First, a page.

Our family has recently devoted considerable effort to weed out family memorabilia and to pass on, give away, or throw out once treasured knick-knacks, books, and pictures. There are many more boxes to go, all filled with possible treasures, but more likely, with white elephants that don’t fit into any of our current homes or lifestyles.
Some items would be useful for others who have real needs. Giving those away makes more sense than letting them occupy space in a closet or attic. Many old family photographs and letters could be digitized and discarded. Other items have lost their provenance: Did this vase come from Aunt Fanny or Granny? Does not knowing that diminish any remaining value?
As we strive to discard things, it may seem strange to talk about deliberate saving, but thoughtful preservation can actually help in the downsizing process. An excellent 2006 booklet from the University of Illinois at Chicago, written by Sandra Florand Young and revised by Douglas Bicknese and Julia Hendry talks about exactly that. Although it’s a manual for small organizations, the basic principles apply for families and individuals as well.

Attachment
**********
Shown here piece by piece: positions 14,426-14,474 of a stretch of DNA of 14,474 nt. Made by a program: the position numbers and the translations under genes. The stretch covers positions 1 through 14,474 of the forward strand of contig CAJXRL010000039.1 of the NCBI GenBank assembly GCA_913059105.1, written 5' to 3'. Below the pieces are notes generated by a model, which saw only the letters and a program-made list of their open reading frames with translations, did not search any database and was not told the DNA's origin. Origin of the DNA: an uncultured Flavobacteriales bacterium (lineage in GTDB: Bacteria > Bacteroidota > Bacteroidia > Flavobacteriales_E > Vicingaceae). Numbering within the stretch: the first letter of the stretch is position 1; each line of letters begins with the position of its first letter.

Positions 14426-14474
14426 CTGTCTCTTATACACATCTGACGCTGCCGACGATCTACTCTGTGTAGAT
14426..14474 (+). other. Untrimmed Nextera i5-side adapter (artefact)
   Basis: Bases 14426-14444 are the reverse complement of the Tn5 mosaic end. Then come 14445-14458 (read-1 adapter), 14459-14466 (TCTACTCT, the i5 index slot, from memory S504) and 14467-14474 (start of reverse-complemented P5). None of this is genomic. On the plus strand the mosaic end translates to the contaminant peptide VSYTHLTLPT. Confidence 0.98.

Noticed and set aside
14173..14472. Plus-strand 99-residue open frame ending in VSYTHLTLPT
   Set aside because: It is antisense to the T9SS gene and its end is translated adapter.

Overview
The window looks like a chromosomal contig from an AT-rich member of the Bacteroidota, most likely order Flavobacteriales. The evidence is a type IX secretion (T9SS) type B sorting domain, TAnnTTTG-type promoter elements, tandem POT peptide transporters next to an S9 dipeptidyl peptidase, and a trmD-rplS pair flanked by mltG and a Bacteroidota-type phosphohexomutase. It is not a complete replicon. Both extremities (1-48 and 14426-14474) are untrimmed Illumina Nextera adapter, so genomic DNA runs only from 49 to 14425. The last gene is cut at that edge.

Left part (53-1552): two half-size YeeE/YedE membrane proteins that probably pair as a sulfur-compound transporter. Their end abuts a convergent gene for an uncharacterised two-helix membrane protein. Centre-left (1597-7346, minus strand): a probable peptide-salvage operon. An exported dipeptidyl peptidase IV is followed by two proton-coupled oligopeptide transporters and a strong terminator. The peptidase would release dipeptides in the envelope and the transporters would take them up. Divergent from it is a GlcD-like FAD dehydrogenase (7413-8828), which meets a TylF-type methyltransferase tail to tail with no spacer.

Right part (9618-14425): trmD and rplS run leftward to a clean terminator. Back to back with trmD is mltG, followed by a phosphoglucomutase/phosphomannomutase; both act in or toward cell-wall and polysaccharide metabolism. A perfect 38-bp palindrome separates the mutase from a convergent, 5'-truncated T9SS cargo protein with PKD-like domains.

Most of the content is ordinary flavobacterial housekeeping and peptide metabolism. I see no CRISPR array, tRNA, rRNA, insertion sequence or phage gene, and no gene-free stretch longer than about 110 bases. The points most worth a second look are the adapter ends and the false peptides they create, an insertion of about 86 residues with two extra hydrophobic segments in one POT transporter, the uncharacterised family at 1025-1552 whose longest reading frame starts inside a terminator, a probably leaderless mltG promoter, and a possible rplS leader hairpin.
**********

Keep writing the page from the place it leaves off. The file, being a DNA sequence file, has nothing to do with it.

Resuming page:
Don’t Throw It Away! Documenting and Preserving Organizational History encourages organizations, both large and small, to save and organize their office and project records…It offers practical advice on providing security for records and setting up an in-house archives, as well as factors to consider should the organization want to deposit records in an institution…
Organizational records not only document the work of an organization, they tell the story of the community and its people, their successes and the issues that they believe to be important.